Mission statement

We seek to connect curious minds to the experts and information that will motivate them to ask informed and critical questions about real science throughout their lives. By working directly with scientists, we ensure that our content is of the highest quality. By working directly with kids, we help foster curiosity both in and out of the classroom and engage the next generation of citizens and scientists.

We are delighted that so many teachers and parents want to share Frontiers for Young Minds with their students and kids. Below you can find suggestions for how to get the most out of our website or how to get involved.

Navigating through our articles

The articles in our journal can be sorted in a number of ways, with the most recent articles appearing towards the top:

By subject area: This filter will allow you to sort by the specialties within the journal

By keyword: Each article has been tagged with words that should make them easy for parents, teachers, or Young Readers to expand on new concepts that come up at school or otherwise. These are simple tags that are meant to make the search easy – like "sleep," "friends," "illusions," or "energy."

Using Young Minds articles in your classroom

All of our articles are published using a Creative Commons CC-BY license - so what does this mean for you?

It means that the content of our articles - both text and images - are free to access, download, and reproduce in your educational materials, providing that a clear citation that references the Frontiers for Young Minds publication as the original source. 

What kind of articles can you find?

We publish articles that are either about new research on the cutting edge (New Discovery) or explain a key idea that is fundamental to understand a scientific field (Core Concept).

We are still expanding into new subject areas, but you can find articles in the following areas right now:

Understanding Astronomy and Space Science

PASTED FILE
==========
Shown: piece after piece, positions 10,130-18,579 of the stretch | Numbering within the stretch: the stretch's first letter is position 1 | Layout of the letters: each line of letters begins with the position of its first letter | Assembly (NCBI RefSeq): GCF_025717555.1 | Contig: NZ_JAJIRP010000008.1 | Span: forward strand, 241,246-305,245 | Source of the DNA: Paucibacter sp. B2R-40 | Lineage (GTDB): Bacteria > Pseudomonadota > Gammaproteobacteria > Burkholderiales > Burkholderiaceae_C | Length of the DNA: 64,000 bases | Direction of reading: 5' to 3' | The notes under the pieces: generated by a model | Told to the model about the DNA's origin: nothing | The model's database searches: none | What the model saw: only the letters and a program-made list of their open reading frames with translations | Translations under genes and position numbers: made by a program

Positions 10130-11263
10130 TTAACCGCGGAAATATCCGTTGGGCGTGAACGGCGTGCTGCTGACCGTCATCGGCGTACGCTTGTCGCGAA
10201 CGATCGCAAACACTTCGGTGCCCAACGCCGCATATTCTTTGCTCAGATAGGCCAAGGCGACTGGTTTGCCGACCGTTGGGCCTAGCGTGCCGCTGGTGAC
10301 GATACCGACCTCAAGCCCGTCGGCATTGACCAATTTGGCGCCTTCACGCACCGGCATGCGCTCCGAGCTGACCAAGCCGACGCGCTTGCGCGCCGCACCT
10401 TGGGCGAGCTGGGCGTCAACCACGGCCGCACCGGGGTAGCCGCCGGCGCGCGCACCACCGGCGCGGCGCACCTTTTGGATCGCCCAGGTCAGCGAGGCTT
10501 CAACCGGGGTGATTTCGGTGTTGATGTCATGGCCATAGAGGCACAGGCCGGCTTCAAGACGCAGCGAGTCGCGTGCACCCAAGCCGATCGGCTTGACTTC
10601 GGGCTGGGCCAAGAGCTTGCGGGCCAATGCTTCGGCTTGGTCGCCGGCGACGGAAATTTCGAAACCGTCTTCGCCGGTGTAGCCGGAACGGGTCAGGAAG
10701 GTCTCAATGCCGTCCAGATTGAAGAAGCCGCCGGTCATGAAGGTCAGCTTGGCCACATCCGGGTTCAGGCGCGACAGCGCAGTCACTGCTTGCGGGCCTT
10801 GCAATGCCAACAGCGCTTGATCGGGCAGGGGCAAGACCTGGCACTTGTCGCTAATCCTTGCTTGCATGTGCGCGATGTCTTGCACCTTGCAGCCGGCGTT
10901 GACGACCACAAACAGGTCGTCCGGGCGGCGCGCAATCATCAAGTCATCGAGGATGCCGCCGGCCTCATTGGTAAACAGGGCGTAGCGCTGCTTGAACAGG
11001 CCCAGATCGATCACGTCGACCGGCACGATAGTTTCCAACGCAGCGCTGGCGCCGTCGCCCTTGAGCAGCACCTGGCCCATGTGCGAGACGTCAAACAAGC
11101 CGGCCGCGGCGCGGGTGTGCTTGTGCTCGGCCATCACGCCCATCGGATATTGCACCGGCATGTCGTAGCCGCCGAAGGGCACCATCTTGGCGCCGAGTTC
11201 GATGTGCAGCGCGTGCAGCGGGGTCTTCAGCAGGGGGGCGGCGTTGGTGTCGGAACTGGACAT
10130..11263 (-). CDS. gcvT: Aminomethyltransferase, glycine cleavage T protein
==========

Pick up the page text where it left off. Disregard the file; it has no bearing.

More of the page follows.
Understanding Biodiversity
Understanding Health
Understanding Mathematics
Understanding Neuroscience
Understanding the Earth and its Resources

Getting involved

If you know a class or group of kids who would like to serve as Young Reviewers, they will need to work with a Science Mentor – someone with experience in scientific research and the peer review process.

Contact us at kids@frontiersin.org and we can provide you with more information about how to find a Science Mentor.

Getting your students involved

Below you can find out about the potential benefits of Young Minds for your classroom as well as resources for preparing for an upcoming review event. 

"What is peer review?" Infographic
Getting ready to review a manuscript
Tips for your students
Why young minds in your classroom

ideas for activities with Frontiers for young minds articles

- Start a debate! Use an article about patient decisions in brain research, impacts on the environment, or factors that lead to reckless behavior as a springboard for discussion. Split the class into groups and see what unique solutions or compromises they come up with for today's scientific challenges!

- Use an article as context to introduce a new type of graph or figure! Rather than just learning about how to plot data on a certain set of axes, students can discuss why certain visualization methods make it easier or hard to understand what a set of data is actually able to show.

- Have a mini-conference! Break the students into groups and have each group work together to understand one set of articles. Then each group can present their article to the class and field questions about it from their peers.

- Design a follow-up experiment! After the class reads an article, have them come up with ideas of what could be studied next. Come up with experimental designs and share the proposals with their peers!

We would love to hear your great ideas about how to use Frontiers for Young Minds articles in your classroom - share your stories with us at kids@frontiersin.org